|Friday 19th October, 2007|
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Focus on Anglican Identity
Anglicanism and Protestantism
A Gazette exclusive by Alister McGrath
In a remarkable article in the London-based Church Times (13th April), Canon Gregory Cameron, the Deputy Secretary-General of the Anglican Communion, publicly distanced Anglicanism from Protestantism. Canon Cameron spoke of an Anglican "dialogue with the Protestant traditions," making it clear that he regarded Anglicanism as lying beyond the pale of Protestantism. Many in Ireland will regard his views with puzzlement, and perhaps not a little concern. So will many historians.
We need to appreciate that the sixteenth-century Reformation was a complex phenomenon. There was no single Protestant ‘template’. Rather, a variety of reforming movements emerged during the sixteenth century, whose specific forms were shaped by local politics and personalities, as much as by the broader commitment to a recognizably Protestant agenda. The forms of Protestantism which emerged in the great imperial cities (such as Strasbourg), territories (such as Saxony) and nations (such as England or Sweden) had their own distinct characteristics. Some, for example, retained the episcopacy and a fixed liturgy; others discarded one or both. Yet each represented a local implementation of the Protestant agenda.
Historians generally consider that one of the most remarkable and influential forms of Protestantism emerged in England, and has come to be known as ‘Anglicanism’. Reformers in the reign of Henry VIII did not refer to themselves as ‘Protestants’, partly because this was seen to have foreign associations at the time. (Henry VIII, it will be recalled, disliked foreigners having influence over English affairs.) Yet from the reign of Edward VI onwards, English Church leaders began to use this term to refer to themselves, and see themselves as being connected with the great reforming movements and individuals on the continent of Europe.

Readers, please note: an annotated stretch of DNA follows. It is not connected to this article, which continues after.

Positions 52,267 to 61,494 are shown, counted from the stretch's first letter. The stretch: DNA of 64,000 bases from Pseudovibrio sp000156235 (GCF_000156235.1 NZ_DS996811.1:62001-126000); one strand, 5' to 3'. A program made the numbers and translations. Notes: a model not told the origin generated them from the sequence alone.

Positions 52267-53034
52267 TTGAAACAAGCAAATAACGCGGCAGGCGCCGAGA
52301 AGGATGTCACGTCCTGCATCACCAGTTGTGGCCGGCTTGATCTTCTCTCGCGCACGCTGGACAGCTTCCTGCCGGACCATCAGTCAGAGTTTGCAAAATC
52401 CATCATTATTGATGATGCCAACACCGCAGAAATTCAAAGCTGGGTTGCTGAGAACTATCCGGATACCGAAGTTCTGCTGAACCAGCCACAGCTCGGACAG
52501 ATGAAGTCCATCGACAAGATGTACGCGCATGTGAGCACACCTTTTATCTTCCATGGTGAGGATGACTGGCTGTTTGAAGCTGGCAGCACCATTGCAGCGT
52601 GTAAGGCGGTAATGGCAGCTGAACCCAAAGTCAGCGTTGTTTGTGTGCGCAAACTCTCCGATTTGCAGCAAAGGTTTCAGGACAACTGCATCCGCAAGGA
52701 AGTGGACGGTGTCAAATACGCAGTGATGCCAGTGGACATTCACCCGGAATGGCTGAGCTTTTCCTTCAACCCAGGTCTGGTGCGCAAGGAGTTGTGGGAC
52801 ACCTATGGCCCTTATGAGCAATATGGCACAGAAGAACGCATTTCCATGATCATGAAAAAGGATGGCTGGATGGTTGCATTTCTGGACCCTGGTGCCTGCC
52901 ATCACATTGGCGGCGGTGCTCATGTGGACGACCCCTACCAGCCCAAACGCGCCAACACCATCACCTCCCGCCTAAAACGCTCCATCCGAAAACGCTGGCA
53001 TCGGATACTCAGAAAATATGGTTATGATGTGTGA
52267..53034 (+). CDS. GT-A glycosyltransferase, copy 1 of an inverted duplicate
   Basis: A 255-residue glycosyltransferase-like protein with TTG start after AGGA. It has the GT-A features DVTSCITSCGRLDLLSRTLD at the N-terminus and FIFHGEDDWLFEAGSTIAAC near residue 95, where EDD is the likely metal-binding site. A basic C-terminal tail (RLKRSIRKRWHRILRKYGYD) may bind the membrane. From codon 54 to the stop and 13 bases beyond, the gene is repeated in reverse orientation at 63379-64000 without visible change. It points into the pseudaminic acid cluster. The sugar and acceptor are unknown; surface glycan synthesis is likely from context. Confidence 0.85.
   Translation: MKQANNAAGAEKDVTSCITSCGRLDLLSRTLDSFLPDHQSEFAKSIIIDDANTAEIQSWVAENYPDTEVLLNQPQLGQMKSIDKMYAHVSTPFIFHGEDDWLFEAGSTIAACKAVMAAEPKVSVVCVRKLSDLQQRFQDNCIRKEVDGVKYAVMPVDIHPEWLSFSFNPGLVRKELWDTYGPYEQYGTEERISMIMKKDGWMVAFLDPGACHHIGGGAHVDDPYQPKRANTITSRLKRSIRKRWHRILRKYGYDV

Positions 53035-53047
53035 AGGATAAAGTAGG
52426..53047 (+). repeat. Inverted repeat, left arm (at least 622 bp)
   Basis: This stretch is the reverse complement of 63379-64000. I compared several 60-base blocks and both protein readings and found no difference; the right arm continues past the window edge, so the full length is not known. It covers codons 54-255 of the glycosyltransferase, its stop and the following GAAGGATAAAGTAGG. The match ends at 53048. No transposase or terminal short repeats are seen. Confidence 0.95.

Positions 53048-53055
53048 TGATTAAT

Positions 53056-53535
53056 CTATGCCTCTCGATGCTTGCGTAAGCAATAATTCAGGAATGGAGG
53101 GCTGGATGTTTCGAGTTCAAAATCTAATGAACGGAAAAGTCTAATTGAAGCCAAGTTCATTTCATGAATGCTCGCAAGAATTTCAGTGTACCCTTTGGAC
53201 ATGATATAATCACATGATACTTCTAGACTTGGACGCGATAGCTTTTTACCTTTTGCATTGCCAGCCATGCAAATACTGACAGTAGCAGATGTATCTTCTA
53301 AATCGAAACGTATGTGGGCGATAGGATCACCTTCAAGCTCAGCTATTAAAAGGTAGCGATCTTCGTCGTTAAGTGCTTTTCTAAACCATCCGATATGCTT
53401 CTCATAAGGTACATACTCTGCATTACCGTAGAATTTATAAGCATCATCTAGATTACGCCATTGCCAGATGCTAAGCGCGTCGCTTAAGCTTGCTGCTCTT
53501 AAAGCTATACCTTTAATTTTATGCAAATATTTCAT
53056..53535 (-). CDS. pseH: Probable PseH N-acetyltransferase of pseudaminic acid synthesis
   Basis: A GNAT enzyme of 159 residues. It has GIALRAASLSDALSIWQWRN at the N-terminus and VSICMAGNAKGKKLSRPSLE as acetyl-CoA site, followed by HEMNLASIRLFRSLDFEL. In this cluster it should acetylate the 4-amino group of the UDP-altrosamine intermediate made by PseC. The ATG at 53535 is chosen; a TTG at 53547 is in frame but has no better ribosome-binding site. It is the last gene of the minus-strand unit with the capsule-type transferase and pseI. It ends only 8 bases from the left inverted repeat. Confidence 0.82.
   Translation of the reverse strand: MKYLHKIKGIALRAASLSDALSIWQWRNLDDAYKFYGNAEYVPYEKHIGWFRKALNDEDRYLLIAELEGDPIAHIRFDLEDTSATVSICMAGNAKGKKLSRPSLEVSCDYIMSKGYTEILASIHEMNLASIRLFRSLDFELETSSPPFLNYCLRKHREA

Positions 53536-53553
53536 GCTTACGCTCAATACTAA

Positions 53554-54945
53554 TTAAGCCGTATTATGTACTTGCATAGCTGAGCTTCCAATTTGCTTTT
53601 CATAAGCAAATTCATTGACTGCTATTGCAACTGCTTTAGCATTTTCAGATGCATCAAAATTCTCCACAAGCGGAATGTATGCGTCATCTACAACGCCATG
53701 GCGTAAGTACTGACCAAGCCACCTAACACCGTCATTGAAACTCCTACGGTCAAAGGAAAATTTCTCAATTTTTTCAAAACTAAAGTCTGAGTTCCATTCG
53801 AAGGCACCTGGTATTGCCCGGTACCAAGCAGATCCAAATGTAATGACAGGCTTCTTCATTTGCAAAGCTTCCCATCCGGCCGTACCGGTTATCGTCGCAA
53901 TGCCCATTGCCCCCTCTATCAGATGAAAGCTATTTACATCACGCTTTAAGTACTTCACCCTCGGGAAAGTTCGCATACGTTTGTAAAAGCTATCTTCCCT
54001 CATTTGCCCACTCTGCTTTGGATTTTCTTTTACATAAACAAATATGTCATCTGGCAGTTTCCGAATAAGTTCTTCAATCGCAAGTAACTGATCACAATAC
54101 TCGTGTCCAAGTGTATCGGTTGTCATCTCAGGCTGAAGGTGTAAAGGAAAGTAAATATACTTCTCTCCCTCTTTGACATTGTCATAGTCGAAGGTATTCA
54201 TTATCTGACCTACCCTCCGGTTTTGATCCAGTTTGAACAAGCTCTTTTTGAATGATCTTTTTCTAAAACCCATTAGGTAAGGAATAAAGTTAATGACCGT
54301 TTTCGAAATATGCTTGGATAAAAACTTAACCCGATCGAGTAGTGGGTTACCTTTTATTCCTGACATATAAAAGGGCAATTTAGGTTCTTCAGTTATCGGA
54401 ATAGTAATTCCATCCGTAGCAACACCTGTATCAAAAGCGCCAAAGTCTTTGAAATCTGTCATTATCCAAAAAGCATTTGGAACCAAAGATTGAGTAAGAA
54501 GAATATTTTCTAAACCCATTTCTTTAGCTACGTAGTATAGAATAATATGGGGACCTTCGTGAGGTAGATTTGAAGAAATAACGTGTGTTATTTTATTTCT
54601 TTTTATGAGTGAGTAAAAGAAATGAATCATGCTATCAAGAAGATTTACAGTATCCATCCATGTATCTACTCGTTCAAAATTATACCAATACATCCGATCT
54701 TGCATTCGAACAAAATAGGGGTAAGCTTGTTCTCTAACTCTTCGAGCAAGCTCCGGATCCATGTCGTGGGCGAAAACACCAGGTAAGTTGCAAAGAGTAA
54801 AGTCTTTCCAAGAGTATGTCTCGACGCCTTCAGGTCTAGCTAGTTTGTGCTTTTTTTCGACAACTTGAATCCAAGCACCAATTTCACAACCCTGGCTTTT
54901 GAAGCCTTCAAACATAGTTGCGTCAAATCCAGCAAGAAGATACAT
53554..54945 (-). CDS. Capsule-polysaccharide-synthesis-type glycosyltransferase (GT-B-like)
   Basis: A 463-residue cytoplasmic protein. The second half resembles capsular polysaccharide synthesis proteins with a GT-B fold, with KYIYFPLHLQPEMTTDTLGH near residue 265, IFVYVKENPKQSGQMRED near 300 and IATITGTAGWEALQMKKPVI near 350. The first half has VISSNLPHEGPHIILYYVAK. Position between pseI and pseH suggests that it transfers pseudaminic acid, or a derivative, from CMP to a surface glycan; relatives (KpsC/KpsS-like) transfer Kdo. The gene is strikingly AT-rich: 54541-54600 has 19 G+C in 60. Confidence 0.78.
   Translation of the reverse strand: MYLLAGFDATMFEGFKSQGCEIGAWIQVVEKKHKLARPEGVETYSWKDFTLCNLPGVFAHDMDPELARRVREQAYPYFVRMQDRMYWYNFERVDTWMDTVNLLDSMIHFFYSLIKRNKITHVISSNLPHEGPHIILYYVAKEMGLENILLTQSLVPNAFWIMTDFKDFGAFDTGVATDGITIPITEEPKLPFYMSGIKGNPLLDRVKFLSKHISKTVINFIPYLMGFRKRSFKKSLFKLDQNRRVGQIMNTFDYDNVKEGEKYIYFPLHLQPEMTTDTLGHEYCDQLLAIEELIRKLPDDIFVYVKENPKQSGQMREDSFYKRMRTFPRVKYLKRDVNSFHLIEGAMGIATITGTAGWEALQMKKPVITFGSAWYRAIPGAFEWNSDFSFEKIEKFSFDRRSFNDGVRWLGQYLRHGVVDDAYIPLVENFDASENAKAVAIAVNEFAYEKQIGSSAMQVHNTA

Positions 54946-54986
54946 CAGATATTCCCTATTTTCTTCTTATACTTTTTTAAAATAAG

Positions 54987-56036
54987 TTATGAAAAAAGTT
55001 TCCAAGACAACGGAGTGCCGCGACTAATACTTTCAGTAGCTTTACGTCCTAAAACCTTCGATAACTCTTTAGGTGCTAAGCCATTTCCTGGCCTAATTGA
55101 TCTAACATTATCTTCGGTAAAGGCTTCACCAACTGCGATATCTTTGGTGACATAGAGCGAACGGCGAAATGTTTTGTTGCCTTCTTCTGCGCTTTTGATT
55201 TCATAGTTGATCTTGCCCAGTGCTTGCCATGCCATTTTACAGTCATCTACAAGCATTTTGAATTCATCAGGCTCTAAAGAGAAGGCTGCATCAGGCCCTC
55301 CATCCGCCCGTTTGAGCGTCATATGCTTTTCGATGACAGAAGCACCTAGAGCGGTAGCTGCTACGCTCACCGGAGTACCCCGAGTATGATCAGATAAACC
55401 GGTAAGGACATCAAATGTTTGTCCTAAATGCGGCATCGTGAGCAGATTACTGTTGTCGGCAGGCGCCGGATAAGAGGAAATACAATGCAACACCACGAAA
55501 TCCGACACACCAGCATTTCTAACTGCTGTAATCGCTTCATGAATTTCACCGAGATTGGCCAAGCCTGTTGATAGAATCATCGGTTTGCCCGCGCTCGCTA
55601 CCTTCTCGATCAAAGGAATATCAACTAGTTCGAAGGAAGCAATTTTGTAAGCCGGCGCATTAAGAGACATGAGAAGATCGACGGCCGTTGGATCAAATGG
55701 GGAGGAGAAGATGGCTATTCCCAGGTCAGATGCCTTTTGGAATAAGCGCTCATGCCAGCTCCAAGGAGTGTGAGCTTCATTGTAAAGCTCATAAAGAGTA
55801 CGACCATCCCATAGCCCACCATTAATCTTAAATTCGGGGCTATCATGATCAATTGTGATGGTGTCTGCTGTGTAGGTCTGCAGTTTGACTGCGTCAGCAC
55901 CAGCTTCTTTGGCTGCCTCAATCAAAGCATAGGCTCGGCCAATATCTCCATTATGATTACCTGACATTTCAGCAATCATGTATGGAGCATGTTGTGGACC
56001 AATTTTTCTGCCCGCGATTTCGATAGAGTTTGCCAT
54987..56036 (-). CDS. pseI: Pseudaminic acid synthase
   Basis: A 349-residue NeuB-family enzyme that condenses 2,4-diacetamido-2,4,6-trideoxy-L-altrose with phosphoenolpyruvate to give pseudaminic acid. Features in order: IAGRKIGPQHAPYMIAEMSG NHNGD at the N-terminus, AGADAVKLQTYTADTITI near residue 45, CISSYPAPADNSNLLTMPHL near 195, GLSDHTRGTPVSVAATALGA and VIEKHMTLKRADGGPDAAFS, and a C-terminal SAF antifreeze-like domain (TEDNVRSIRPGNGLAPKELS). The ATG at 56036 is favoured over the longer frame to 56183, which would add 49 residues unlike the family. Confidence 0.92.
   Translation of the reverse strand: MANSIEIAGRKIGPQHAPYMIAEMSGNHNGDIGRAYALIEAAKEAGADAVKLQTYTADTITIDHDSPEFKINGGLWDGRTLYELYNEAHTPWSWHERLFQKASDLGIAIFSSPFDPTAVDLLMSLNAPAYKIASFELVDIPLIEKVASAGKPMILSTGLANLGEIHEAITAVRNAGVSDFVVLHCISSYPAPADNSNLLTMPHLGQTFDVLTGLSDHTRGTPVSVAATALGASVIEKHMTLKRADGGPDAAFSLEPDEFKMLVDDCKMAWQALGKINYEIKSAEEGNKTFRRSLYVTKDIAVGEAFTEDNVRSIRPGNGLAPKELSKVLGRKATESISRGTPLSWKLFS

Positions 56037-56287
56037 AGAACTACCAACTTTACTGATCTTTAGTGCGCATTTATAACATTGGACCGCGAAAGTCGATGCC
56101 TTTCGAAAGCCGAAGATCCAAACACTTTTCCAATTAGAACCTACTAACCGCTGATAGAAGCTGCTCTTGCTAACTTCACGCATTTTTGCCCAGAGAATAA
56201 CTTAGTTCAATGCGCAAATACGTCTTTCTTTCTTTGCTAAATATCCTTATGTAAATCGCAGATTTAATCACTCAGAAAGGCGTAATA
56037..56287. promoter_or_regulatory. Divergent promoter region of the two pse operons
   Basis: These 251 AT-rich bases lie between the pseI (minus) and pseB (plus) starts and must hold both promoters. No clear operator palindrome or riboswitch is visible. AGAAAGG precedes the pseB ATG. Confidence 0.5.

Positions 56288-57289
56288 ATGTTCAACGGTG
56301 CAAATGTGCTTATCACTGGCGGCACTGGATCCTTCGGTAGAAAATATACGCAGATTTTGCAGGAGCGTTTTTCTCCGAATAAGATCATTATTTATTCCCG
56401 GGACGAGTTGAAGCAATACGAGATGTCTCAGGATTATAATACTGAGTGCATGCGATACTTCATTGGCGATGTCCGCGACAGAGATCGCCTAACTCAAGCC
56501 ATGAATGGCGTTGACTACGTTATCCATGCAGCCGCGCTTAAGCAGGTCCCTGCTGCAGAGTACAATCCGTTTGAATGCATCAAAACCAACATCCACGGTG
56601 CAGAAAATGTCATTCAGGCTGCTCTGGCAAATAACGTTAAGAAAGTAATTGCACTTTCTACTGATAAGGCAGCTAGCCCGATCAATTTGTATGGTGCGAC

Of course, many Anglican writers sympathetic to the nineteenth-century High Church ‘Oxford Movement’ (often known as ‘Tractarianism’) were generally dismissive of any suggestion that Anglicanism could be considered ‘Protestant’. After all, they argued, their ‘Anglo-Catholicism’ could be traced back to developments in the early seventeenth century. They pointed to a group of writers during the reigns of James I and Charles I who, they argued, show a much more ‘catholic’ outlook than their colleagues in the reigns of Edward VI or Elizabeth I. Anglicanism was never Protestant; it retained its Catholic identity and resisted any temptations to become part of the Protestant movement.
Historians now regard this account of Anglicanism as an unfortunate aberration. It is certainly true that some significant members of the Church of England during the reigns of James I and Charles I laid greater emphasis on its sacramental life than some of their contemporaries. Some also showed themselves to be critical (at points) of the first generation of Protestant leaders in the English Reformation. Under Charles I, this group began to gain the ascendancy, with William Laud (1573- 1645) becoming Archbishop of Canterbury and Richard Neile (1562-1640) Archbishop of York.
Yet such figures cannot be thought of as ‘Catholics’, nor can their Protestant identity be denied, for that reason. In the first place, they were generally affirmative of their Protestant credentials. In the second, their sacramental and ecclesiological views can easily be accommodated within the spectrum of Protestant possibilities. Protestantism is a ‘big tent’ movement, offering a surprising variety of possibilities within its vision of Christian thought and life. Luther, it must be remembered, had a much ‘higher’ view of baptism and the eucharist than Zwingli – a fact which is reflected in modern Lutheranism at this point. Yet nobody has seriously suggested that Lutheranism is not a form of Protestantism on account of these sacramental views.